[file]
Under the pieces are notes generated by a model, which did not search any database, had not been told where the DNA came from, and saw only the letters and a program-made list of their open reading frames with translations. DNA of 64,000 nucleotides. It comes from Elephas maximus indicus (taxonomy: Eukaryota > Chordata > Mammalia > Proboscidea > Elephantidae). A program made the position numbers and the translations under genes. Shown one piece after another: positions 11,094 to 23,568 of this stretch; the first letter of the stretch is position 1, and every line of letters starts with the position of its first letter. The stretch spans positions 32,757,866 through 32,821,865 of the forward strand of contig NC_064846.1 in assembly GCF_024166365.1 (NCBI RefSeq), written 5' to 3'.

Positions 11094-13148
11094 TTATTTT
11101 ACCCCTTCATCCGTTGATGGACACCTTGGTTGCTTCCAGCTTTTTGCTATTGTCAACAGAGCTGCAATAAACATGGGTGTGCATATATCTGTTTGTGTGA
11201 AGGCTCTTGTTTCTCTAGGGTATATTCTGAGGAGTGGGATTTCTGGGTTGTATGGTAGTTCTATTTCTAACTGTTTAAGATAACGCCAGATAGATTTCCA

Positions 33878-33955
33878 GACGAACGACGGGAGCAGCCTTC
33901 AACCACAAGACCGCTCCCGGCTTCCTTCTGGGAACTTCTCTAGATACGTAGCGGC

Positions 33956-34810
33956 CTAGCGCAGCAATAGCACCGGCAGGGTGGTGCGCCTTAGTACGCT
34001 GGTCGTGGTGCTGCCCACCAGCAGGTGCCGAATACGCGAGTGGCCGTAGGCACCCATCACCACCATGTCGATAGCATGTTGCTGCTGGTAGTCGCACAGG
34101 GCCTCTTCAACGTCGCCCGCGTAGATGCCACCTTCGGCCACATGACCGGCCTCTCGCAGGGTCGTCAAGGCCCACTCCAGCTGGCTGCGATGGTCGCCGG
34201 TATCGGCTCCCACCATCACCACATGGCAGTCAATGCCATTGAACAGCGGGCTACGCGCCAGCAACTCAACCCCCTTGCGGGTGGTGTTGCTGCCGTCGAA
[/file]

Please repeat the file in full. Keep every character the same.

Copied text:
Under the pieces are notes generated by a model, which did not search any database, had not been told where the DNA came from, and saw only the letters and a program-made list of their open reading frames with translations. DNA of 64,000 nucleotides. It comes from Elephas maximus indicus (taxonomy: Eukaryota > Chordata > Mammalia > Proboscidea > Elephantidae). A program made the position numbers and the translations under genes. Shown one piece after another: positions 11,094 to 23,568 of this stretch; the first letter of the stretch is position 1, and every line of letters starts with the position of its first letter. The stretch spans positions 32,757,866 through 32,821,865 of the forward strand of contig NC_064846.1 in assembly GCF_024166365.1 (NCBI RefSeq), written 5' to 3'.

Positions 11094-13148
11094 TTATTTT
11101 ACCCCTTCATCCGTTGATGGACACCTTGGTTGCTTCCAGCTTTTTGCTATTGTCAACAGAGCTGCAATAAACATGGGTGTGCATATATCTGTTTGTGTGA
11201 AGGCTCTTGTTTCTCTAGGGTATATTCTGAGGAGTGGGATTTCTGGGTTGTATGGTAGTTCTATTTCTAACTGTTTAAGATAACGCCAGATAGATTTCCA

Positions 33878-33955
33878 GACGAACGACGGGAGCAGCCTTC
33901 AACCACAAGACCGCTCCCGGCTTCCTTCTGGGAACTTCTCTAGATACGTAGCGGC

Positions 33956-34810
33956 CTAGCGCAGCAATAGCACCGGCAGGGTGGTGCGCCTTAGTACGCT
34001 GGTCGTGGTGCTGCCCACCAGCAGGTGCCGAATACGCGAGTGGCCGTAGGCACCCATCACCACCATGTCGATAGCATGTTGCTGCTGGTAGTCGCACAGG
34101 GCCTCTTCAACGTCGCCCGCGTAGATGCCACCTTCGGCCACATGACCGGCCTCTCGCAGGGTCGTCAAGGCCCACTCCAGCTGGCTGCGATGGTCGCCGG
34201 TATCGGCTCCCACCATCACCACATGGCAGTCAATGCCATTGAACAGCGGGCTACGCGCCAGCAACTCAACCCCCTTGCGGGTGGTGTTGCTGCCGTCGAA